Gross domestic product grew at a quarterly rate of 0.4 percent in the first three months of the year, official data showed, the quickest pace since a 2008 property crash tipped the nation into a double-dip recession.
The data from Spain's national statistics office — while still preliminary — confirm a recent Bank of Spain monthly report, citing the same figure.
Nevertheless, activity in the eurozone's fourth largest economy is too weak to offer hope for the six million people seeking in vain for a job.
The unemployment rate climbed to 25.93 percent in the first three months of 2014, up from 25.73 percent in the previous quarter, official data show.
As many people gave up looking for work or fled the country, the workforce in Spain contracted by 187,000 people, yet the unemployment queue shrank by only 2,300 people to 5.93 million.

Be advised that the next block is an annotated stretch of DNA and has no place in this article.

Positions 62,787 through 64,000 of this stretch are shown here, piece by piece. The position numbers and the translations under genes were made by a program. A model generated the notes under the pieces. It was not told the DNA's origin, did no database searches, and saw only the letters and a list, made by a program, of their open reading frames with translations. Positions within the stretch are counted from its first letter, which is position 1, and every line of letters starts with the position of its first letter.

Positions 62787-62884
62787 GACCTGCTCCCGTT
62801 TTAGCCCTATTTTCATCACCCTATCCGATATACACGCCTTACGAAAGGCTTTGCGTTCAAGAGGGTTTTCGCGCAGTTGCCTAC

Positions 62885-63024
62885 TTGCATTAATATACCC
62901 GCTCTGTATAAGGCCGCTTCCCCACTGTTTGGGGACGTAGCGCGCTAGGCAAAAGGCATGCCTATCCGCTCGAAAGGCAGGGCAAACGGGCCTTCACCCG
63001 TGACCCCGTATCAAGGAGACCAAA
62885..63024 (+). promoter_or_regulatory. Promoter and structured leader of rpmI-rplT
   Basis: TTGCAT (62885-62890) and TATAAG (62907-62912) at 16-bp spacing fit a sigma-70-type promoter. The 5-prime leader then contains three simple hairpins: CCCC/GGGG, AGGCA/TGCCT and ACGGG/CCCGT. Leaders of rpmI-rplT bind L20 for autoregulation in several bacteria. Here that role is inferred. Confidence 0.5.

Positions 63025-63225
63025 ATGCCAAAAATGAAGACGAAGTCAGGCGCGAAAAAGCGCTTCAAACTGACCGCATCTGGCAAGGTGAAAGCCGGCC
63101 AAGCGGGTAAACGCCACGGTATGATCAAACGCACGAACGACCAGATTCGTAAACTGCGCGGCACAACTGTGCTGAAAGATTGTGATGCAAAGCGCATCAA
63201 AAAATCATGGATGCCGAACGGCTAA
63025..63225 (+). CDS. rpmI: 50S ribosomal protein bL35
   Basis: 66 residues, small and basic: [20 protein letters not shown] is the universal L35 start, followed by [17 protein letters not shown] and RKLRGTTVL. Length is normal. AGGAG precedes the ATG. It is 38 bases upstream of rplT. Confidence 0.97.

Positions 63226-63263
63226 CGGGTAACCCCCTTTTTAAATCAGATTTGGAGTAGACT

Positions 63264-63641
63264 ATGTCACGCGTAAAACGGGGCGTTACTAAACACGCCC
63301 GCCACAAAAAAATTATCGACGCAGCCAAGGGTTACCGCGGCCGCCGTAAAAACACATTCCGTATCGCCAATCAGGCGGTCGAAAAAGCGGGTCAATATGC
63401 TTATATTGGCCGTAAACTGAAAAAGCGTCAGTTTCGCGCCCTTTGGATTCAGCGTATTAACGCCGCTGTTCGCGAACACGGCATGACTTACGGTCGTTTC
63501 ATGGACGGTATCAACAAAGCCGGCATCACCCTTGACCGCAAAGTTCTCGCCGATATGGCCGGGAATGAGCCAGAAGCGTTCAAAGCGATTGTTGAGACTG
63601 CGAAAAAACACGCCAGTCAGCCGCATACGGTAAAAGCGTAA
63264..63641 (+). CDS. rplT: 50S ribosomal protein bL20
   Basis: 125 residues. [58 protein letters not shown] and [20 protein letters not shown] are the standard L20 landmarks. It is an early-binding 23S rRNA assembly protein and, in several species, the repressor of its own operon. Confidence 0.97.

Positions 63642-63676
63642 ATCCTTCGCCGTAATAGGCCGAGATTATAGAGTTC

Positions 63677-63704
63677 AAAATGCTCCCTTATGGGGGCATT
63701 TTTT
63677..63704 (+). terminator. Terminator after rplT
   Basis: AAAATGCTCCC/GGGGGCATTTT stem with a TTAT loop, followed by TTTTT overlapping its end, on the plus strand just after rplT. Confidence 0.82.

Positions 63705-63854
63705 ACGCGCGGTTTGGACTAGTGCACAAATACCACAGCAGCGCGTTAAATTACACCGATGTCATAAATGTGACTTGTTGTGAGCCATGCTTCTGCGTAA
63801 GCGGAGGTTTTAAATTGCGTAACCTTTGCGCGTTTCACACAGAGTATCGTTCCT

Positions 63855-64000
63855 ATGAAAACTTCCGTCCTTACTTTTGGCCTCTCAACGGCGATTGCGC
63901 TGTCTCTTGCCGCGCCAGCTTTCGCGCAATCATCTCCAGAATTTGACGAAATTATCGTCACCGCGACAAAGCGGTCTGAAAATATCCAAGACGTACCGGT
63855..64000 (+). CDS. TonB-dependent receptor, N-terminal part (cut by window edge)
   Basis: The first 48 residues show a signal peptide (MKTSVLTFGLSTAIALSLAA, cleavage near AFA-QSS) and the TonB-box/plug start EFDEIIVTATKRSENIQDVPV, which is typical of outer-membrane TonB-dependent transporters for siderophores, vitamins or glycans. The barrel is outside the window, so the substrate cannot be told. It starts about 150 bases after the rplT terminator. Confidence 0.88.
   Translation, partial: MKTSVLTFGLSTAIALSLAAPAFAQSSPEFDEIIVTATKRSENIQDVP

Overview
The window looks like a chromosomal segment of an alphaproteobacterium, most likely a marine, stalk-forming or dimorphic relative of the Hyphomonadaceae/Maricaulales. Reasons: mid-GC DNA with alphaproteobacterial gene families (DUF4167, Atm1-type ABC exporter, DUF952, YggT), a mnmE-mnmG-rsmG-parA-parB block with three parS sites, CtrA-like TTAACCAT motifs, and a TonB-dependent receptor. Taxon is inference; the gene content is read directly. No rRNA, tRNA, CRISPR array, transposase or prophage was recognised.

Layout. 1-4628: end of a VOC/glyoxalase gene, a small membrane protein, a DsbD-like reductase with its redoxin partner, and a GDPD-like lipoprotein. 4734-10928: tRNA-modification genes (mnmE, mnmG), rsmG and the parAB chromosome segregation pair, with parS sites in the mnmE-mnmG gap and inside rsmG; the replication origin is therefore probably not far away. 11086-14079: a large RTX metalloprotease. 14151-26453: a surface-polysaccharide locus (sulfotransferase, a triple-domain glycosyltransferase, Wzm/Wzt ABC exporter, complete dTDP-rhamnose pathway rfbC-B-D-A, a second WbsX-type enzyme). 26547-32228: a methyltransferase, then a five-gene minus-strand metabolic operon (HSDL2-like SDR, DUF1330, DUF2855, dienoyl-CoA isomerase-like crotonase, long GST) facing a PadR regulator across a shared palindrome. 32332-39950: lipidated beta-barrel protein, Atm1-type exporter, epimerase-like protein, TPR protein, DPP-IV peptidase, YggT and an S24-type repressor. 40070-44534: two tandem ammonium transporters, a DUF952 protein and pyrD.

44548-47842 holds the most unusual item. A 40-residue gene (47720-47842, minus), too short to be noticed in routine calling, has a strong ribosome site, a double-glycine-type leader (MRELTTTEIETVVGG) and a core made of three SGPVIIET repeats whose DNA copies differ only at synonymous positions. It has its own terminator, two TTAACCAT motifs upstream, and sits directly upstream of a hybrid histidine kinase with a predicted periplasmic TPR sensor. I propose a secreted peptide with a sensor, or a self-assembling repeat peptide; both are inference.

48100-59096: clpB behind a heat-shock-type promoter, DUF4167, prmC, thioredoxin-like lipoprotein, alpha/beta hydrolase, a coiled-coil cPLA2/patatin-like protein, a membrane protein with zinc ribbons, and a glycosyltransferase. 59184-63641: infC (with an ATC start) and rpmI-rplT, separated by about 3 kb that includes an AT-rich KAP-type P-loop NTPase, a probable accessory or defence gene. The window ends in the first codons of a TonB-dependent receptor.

With unemployment high and incomes under stress, sluggish demand within Spain is simultaneously depressing the price of goods and services, raising fears of a deflationary spiral.
Fresh data showed Spanish consumer prices rose at an annual rate of just 0.3 percent in April, a turnaround from the previous month's 0.2-percent decline yet still below the eurozone's inflation target of nearly 2.0 percent.
If prices fall on a broad front for a sustained period, they can lead people to postpone purchases in the hope of getting a cheaper deal later, stalling activity.